Lobbyist Heaven — And Lobbyist Hell (II)

When the idea of the Joint Select Committee on Deficit Reduction was raised, I expressed the hope that Congress would take steps to ensure that the people who served on the “Super Committee” did not trade on their membership for fundraising purposes.

Alas, my hopes were promptly dashed.  According to Roll Call, about two hours after Representative Xavier Becerra, a California Democrat, was named to the “Super Committee,” emailed invitations to a fundraiser touted his appointment and asked attendees to make a “suggested contribution” of $1,500 to “Becerra for Congress.”  The email pointedly states: “This will be Mr. Becerra’s first event since being named to the commission and may be one of the first for any of the twelve members of the group,” and adds, “This event could give all attendees a glimpse into what will most assuredly be the primary topic of discussion between now and the end of the year.”

Becerra says he did not know about the solicitation.  “I did not know, did not ask, would not ask and I will not ask any of my supporters to use my appointment to the select committee for purposes outside its principle [sic] focus,” the Roll Call article quotes him as saying. “That’s my position today and that’s what my position will be for my tenure on the committee.”

Let’s take Representative Becerra at his word.  Isn’t the real problem, though, that in our current system flunkies and cronies and lobbyists can do the wink-wink/nudge-nudge messaging for the candidate, who stays above the unseemly touting?  Incidentally, the Roll Call article reports that the fundraiser is going forward, despite the controversy about the email and invitation linking Becerra’s service with a suggested contribution to his campaign.  I wonder how many $1,500 checks will be made out to “Becerra for Congress”?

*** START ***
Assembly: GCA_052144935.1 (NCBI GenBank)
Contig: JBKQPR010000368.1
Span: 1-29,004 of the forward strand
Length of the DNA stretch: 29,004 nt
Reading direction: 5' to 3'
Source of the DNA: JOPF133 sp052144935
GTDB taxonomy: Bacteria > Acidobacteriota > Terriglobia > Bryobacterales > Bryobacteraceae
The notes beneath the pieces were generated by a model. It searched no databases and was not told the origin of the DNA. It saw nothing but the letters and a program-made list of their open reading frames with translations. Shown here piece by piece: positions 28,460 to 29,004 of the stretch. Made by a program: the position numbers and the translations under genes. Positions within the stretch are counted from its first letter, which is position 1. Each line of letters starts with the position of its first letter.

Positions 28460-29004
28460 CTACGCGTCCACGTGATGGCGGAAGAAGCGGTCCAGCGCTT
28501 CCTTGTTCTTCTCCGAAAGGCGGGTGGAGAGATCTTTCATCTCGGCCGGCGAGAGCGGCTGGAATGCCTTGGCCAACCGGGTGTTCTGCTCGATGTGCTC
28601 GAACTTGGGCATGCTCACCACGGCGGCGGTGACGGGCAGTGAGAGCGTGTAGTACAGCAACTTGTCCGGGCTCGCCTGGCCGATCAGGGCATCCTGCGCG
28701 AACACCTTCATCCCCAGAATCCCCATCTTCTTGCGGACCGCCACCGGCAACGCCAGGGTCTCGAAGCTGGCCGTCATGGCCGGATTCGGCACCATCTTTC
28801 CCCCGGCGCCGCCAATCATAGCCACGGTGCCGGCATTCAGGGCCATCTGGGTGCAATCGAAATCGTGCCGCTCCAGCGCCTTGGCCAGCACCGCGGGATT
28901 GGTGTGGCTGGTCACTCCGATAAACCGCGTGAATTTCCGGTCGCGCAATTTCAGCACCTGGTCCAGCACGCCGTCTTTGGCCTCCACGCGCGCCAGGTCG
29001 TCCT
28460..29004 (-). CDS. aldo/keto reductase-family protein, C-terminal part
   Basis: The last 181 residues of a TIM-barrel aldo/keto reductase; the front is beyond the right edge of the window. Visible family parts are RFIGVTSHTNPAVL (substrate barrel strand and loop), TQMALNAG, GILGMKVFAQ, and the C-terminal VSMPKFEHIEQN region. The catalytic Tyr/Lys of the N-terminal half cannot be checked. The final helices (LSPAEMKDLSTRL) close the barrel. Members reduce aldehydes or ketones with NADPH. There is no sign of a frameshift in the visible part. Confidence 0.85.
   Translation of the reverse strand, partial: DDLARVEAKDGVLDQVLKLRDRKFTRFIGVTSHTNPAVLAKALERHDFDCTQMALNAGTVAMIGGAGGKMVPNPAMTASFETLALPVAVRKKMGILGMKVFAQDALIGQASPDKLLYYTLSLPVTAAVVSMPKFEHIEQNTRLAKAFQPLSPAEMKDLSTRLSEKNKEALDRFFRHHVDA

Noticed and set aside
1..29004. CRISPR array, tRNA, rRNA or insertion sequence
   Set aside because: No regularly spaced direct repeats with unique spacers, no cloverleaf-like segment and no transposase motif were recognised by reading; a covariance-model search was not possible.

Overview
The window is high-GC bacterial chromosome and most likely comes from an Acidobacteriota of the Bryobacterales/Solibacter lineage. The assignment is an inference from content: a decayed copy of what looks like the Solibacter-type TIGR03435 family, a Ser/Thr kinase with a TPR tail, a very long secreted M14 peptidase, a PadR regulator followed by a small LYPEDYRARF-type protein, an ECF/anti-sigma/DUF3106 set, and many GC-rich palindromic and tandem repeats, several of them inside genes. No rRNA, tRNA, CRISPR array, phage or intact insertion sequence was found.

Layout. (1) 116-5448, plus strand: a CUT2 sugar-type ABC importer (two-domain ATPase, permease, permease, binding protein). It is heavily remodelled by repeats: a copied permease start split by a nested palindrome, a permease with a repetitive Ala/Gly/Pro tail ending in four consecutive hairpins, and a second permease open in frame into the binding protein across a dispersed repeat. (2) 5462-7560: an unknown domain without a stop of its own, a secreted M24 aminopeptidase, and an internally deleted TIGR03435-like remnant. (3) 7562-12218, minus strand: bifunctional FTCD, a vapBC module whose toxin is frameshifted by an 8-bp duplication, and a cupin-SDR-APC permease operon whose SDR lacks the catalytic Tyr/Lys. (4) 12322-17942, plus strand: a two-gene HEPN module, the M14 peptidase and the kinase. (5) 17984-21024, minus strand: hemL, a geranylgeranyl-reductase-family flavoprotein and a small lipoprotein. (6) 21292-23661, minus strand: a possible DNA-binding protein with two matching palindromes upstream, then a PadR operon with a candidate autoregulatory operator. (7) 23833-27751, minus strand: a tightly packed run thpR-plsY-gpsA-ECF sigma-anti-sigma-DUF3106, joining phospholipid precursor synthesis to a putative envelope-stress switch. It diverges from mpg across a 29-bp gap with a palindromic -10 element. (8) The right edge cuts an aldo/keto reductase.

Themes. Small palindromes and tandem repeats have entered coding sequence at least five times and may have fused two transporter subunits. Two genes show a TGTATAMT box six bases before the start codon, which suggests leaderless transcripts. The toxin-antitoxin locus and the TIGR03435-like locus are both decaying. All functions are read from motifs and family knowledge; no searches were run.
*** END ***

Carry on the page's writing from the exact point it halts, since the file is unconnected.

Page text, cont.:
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Getting Serious?

The United States Postal Service — which has a long record of massive operating losses — seems to be getting serious about its financial and operational problems.

Yesterday the AP reported that the Postal Service is considering eliminating 120,000 jobs, out of a labor force of more than 500,000, and withdrawing from government retirement and health care plans.  The moves are in conjunction with other plans to stop the money hemorrhage at the Postal Service, which has seen sharp drops in the volume of “snail mail” it delivers due to use of email and the internet.  The other plans also include eliminating Saturday mail delivery and closing post offices and other facilities with little traffic.

These proposals all require congressional approval.  So far, Congress hasn’t acted, and the money drain continues.  If Congress is really serious about reducing our deficit spending, making some common-sense modifications to Postal Service operations to try to stop the tide of red ink is a good place to start.

An American Scene

America — and not just Minnesota, either — is a land of lakes.  We love to fish their waters, zip across them on motorboats, whip them into rooster tails on our jet skis, and skim their surfaces on sailboats.  We love to sit peacefully on the lakefronts, smell the watery scents of their shorelines, look across the ruffled surfaces, and feel the freshening breezes.

This photo was taken on the shores of Lake Erie, near Huron.

An American Scene

An American Scene

An American Scene

An American Scene

An American Scene

An American Scene

An American Scene

An American Scene

An American Scene

An American Scene

An American Scene

An American Scene